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Situated in NYC’s Meatpacking District at the southern end of the High Line, the new Renzo Piano-designed Whitney Museum Of American Art will replace the current Marcel Breuer building on Madison Avenue. The Whitney’s new outpost, climbing up nine stories and topping out at 270 feet overlooking the Hudson River, will open in 2015. Inside will be “essential new space for its collection, exhibitions, and education and performing arts programs” spread across 200,000 square feet, with the largest column-free gallery in NYC.

Michael Rakowitz, Climate Control, 2000 – 2001

Michael Rakowitz

Climate Control
2000 – 2001
Galvanized steel ductwork, fans, timers
P.S.1 Contemporary Art Center, Long Island City, NY
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Most museums and exhibition spaces have a central climate control system for maintaining the standard temperature and relative humidity (r.h.) necessary to preserve art works on exhibit. P.S.1 Contemporary Art Center lacks such a mechanism and, during the winter, turns its radiators up to 90˚F, ignoring the institutional standard of 68˚ – 72˚F. The dry heat of the radiators engenders a relative humidity reading of approximately 11%, potentially damaging to objects like paintings or prints, which require stabilized environments of between 40% – 50% r.h.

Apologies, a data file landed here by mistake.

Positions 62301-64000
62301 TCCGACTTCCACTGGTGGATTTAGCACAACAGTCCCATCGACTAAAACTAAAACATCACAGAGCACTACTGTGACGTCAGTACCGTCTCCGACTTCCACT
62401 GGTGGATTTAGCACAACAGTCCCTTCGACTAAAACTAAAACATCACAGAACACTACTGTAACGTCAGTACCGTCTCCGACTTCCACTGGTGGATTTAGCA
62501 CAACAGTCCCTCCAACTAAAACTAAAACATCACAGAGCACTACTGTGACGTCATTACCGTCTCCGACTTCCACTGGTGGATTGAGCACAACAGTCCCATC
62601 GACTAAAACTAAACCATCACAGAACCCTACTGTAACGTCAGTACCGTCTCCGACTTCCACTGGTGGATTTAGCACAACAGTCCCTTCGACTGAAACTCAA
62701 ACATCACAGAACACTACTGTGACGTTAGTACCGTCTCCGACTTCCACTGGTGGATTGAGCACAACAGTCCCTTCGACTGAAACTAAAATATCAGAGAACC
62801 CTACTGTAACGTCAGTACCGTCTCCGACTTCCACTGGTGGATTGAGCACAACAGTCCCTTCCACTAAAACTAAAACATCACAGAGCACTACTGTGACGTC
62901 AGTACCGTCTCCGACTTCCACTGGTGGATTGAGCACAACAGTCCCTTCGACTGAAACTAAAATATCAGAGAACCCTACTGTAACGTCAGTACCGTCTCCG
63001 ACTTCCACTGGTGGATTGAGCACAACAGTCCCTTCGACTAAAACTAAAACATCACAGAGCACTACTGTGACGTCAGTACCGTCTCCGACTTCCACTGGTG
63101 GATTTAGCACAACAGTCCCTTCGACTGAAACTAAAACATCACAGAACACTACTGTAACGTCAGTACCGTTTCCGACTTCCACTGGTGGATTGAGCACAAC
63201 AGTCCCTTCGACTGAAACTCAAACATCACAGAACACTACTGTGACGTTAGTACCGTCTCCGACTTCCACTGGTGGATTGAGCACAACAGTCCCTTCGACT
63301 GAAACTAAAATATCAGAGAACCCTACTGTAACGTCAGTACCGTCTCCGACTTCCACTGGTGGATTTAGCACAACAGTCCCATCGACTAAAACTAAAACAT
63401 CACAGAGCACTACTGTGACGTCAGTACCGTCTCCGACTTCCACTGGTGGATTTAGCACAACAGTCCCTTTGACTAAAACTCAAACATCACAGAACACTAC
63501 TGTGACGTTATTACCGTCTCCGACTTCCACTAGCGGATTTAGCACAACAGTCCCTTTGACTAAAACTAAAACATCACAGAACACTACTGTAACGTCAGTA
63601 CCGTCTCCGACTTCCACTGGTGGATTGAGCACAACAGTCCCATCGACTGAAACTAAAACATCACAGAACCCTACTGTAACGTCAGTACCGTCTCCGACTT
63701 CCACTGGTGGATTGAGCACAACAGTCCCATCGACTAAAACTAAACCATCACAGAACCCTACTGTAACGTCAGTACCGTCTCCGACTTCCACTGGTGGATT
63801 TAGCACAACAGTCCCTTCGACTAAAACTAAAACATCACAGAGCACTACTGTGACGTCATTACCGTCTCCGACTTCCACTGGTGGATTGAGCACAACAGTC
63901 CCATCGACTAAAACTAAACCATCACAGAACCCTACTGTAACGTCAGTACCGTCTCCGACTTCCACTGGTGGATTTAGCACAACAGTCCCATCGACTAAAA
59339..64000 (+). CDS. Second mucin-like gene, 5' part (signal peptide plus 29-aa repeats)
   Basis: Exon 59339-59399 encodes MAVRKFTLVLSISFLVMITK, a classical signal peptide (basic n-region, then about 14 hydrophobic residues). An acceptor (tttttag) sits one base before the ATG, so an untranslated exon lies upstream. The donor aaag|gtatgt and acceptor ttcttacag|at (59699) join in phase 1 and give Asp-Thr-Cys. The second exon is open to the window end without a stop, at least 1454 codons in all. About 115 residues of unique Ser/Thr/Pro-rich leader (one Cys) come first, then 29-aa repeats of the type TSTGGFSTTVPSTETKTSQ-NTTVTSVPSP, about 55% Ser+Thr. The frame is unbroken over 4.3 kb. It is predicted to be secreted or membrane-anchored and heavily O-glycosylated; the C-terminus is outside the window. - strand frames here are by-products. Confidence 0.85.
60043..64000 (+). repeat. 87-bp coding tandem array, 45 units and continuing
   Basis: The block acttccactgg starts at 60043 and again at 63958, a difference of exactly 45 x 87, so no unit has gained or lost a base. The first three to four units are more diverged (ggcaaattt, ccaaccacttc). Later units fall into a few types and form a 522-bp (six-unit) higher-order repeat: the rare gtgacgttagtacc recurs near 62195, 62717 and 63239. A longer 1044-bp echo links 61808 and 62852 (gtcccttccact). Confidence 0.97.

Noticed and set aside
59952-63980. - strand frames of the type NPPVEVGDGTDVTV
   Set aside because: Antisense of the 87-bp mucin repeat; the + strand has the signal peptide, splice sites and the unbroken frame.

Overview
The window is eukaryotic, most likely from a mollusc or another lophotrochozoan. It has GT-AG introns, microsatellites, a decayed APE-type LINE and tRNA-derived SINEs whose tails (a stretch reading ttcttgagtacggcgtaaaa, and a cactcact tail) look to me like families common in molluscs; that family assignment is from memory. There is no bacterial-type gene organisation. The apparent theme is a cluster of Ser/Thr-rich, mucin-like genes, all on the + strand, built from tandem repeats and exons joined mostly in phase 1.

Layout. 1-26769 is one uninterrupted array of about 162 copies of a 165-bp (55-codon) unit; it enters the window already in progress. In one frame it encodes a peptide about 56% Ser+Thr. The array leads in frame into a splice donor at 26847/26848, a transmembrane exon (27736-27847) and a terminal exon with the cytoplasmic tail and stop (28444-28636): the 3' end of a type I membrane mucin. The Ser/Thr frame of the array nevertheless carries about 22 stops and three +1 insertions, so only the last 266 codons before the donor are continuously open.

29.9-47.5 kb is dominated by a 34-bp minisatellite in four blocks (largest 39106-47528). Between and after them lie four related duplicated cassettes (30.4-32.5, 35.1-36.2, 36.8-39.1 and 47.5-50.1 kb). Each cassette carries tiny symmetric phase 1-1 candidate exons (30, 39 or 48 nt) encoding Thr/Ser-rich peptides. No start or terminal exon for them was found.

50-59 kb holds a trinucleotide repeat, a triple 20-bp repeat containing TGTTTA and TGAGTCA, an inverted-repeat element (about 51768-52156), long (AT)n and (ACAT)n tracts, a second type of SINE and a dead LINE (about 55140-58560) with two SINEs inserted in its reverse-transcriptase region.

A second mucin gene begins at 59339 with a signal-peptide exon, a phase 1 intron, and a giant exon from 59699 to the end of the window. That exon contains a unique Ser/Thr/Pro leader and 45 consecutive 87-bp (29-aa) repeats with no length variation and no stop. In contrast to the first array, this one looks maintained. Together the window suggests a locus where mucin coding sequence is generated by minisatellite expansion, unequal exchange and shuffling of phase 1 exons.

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In order to lower the temperature of the Special Projects room to which it is confined, Climate Control, an apparatus consisting of ductwork and fans, incorporates the existing radiator system on the interior of the building with the cold winter temperature outside. The resulting maze of ductwork features a central absurd element: the continuous duct which travels outside the windows and then directly back in, visible from the street. An internal humidifier feeds off moisture in the air and maintains a relative humidity of 20%, in keeping with the standard for exhibiting artworks made from galvanized steel. While the system is adjustable and can maintain a stabilized environment for the display of even delicate works on paper, there is no space to exhibit other art: Climate Control completely engulfs the room. The result is an absurd machine built to maintain itself. – Michael Rakowitz
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I first heard of Chicago-based artist Michael Rakowitz through his collaborative project “Spoils,” a culinary/art experience utilizing plates found in Saddam Hussein’s fallen palaces and held at Park Avenue Autumn this past October. After doing a few searches, I discovered his 2001 Climate Control installation at P.S.1 and was really taken by the Rakowitz’s clever use of space.
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I wouldn’t be surprised if Rakowitz’s Climate Control spurred the installation of a climate control system at P.S.1, albeit slowly.
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Cloud Feature Controversies